Fuel Economy

Since the Lexus RX now only comes with four-cylinder powertrains, it bests most of the luxury SUVs in its price point. Its 24 combined mpg is better than the six-cylinder BMW X5 and Acura MDX, while also beating out the four-cylinder Audi Q7. While 21 mpg city, 28 mph highway, and 24 mpg combined fuel economy isn’t amazing for a turbocharged four-cylinder, that’s the price you pay for having the RX’s hefty level of luxury. I consistently stayed in the low-20 mpg range during my mixed driving, which is slightly less than Lexus’ claimed combined figure, but I suspect that I drive a bit harder than the average RX customer.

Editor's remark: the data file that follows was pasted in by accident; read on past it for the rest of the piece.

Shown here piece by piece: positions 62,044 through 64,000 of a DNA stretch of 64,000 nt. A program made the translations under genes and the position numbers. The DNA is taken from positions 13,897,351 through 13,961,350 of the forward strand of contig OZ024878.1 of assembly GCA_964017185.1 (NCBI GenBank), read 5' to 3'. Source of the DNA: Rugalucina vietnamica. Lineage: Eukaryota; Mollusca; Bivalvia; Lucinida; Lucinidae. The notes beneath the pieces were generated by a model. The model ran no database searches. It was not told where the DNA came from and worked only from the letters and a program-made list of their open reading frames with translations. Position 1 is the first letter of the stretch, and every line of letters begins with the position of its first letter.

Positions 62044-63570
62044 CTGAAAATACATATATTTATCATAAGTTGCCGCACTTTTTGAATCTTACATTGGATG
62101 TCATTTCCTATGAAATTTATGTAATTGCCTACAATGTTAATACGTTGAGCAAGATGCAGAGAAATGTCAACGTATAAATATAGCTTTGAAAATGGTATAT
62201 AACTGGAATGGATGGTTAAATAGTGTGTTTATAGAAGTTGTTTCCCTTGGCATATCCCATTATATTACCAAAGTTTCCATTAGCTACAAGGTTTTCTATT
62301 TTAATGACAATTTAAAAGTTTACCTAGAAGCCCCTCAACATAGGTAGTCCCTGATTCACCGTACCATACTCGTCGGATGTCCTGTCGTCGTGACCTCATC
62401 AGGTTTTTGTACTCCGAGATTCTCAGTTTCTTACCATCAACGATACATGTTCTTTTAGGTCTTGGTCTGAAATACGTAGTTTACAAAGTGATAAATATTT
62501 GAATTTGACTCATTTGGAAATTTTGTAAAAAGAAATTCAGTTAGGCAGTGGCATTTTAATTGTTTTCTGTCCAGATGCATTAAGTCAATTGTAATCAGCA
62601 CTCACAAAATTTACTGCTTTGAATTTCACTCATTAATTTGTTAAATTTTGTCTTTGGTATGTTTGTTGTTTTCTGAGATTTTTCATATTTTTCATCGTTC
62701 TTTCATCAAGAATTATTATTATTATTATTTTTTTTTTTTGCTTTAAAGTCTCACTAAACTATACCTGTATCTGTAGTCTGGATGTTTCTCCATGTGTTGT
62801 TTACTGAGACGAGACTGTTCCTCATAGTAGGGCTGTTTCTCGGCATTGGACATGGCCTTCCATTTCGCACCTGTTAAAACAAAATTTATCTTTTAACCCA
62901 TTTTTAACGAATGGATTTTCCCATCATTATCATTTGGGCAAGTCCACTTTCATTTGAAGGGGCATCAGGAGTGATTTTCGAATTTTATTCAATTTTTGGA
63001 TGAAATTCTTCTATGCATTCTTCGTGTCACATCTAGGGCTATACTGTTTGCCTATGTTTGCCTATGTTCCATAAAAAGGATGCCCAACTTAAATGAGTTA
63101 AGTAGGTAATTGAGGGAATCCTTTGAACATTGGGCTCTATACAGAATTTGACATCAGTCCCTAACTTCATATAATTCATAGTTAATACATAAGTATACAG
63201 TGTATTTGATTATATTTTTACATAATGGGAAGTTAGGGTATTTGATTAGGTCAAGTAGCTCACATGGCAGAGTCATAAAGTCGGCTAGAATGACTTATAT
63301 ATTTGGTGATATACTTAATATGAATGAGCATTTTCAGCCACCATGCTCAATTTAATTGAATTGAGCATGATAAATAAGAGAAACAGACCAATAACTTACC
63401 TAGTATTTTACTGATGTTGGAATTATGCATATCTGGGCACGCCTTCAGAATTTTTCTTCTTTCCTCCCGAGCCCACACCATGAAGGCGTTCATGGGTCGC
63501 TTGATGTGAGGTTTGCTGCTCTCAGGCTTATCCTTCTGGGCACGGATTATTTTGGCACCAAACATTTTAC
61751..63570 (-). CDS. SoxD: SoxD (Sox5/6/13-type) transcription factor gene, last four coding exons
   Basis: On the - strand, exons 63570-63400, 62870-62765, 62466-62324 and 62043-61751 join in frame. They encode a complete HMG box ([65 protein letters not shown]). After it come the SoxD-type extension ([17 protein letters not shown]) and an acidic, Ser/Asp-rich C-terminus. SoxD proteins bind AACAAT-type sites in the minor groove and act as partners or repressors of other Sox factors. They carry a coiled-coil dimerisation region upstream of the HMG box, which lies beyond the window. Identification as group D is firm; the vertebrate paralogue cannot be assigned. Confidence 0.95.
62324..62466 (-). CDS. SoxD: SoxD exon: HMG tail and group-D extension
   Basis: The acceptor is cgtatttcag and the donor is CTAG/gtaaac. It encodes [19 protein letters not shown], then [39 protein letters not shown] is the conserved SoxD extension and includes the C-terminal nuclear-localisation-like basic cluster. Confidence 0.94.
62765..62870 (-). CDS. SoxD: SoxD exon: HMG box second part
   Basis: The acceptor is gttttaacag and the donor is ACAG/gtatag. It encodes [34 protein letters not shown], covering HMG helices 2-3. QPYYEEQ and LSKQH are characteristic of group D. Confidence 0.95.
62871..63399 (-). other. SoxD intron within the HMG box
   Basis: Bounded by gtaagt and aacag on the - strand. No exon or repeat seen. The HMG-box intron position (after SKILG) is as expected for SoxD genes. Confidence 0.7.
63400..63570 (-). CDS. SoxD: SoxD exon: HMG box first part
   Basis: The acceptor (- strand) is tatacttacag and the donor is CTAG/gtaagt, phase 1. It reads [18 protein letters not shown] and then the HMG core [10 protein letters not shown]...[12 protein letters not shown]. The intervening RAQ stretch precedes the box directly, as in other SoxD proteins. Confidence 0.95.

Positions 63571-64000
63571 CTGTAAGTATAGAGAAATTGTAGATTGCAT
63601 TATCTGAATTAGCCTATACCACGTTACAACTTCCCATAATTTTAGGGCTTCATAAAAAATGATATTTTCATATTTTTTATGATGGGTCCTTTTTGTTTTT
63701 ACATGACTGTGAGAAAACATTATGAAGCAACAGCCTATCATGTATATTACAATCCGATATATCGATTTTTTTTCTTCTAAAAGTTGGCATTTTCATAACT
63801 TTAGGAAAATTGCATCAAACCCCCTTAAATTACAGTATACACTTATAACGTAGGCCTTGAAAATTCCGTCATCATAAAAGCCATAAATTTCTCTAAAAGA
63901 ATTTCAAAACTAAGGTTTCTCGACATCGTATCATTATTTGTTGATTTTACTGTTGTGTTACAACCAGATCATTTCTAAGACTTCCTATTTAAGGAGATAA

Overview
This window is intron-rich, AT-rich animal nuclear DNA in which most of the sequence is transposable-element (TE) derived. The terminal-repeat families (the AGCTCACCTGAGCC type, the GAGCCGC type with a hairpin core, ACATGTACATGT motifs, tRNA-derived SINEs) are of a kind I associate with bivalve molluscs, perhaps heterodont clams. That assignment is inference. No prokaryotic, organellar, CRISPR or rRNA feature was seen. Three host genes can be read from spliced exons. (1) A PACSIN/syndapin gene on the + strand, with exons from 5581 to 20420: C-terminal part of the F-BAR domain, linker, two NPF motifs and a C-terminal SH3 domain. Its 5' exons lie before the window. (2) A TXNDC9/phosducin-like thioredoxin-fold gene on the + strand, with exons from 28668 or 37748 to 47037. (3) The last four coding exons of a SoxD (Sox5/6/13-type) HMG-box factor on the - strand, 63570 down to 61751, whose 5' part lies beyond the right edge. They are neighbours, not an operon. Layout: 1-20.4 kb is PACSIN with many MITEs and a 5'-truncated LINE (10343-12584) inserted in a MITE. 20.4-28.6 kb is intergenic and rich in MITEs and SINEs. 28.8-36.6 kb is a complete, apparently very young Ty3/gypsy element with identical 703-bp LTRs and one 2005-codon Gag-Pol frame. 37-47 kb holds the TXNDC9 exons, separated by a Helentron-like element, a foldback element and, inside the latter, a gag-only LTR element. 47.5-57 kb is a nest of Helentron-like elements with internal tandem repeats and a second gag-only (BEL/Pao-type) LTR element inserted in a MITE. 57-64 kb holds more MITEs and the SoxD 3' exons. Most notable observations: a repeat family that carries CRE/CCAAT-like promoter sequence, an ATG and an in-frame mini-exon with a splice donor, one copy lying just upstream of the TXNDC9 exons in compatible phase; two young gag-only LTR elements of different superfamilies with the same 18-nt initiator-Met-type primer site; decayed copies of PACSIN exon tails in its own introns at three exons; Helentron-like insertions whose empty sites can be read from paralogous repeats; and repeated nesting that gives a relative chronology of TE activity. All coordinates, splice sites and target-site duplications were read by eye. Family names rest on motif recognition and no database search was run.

Value and Verdict

I’m not really sure there’s a way to put an actual value grade on the 2023 Lexus RX. On paper, it isn’t the best value, considering you pay between $50,000-$60,000 for a four-cylinder, front-wheel-drive-based SUV with a Toyota Highlander’s engine. However, its combination of size, luxury, and technology seems to be such a sweet spot that countless customers are willing to pay its price every lease cycle. I hate the saying that things are only worth what people are willing to pay for them because you can objectively value things outside of their popularity. But customers love the RX so much, Lexus must be doing something right. 

Lexus customers are going to line up to buy the new RX like Taylor Swift fans waiting for an autograph and it’s hard to blame them. The RX might be a snoozefest for car weirdos like you and I but it’s the perfect personal luxury SUV for the vast majority of SUV buyers and this new one should sell as well, if not better, than any other RX before it. If it ain’t broke…

Nico DeMattia